Joining the Fight
January 8, 2018
Bravo to the Town of East Hampton. Both my wife and I read the article by Joanne Pilgrim regarding PSEG-Long Island and the lawsuit taken out against them in 2014. We would like to say “thank you” to the Town of East Hampton for joining LIBFRE’s (Long Island Businesses for Responsible Energy’s) lawsuit to remove the contaminated utility poles and to bury the high-voltage lines that are strung up on them — lines that travel through tiny village streets less than 25 feet from children’s bedrooms, down significant scenic vistas.
This is a subject that has been discussed many times here in the past few years and we are in total support of our environment and the safety of our citizens.
We have heard about the dangers involved with the PSEG transmission poles and the high-voltage lines, but had thought the idea had been “buried” and forgotten. So, bravo to the Town of East Hampton for joining the fight to keep its citizens and the environment safe. And bravo to the members of LIBFRE, who have been fighting this fight now for four long years.
Can you imagine how much more wonderful East Hampton would be without those unsightly polls and the dangers associated with them?
Again, thank you to the Town of East Hampton for supporting this, and we will be looking for more updates, hopefully, in the near future.
PETER and ARLINE GIDION
Environment at Risk
January 8, 2018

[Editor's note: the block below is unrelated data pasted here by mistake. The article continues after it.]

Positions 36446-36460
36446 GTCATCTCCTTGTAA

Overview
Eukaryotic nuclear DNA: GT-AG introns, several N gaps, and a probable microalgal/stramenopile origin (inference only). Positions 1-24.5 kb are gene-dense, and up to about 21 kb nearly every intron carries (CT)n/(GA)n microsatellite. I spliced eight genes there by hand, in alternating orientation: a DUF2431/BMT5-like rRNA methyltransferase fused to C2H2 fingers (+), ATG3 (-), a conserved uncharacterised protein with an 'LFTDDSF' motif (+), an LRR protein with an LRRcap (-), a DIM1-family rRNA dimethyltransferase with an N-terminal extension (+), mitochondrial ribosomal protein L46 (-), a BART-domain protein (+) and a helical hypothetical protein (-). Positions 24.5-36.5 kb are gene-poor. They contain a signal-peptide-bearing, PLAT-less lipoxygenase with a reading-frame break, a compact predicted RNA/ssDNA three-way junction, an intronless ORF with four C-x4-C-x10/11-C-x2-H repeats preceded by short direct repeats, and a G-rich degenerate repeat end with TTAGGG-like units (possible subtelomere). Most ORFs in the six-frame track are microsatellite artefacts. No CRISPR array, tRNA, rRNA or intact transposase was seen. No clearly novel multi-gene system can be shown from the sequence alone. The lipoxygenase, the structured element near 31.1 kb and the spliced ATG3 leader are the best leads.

A new “perfect storm” is approaching the East Coast. In the aftermath of the Deepwater Horizon explosion and oil spill, the Obama administration imposed a moratorium on any further oil exploration and drilling on the entire Continental Shelf. As part of its obsession to undo “all things Obama,” earlier this year the Trump administration announced an initiative to revisit the Obama moratorium.
Just last week, the Department of the Interior rescinded the Obama drilling moratorium and opened the entire continental shelf to oil drilling. This opens waters off the entire Long Island shoreline to the prospect of oil rigs, and oil spills.
And that’s not all. In 2016, after lengthy hearings following the Deepwater Horizon disaster, the Obama administration also implemented significant and comprehensive safety regulations designed to prevent future catastrophes like Deepwater Horizon. Following its unraveling of the Obama moratorium, the Interior Department has proposed to rescind these safety regulations as well. Why?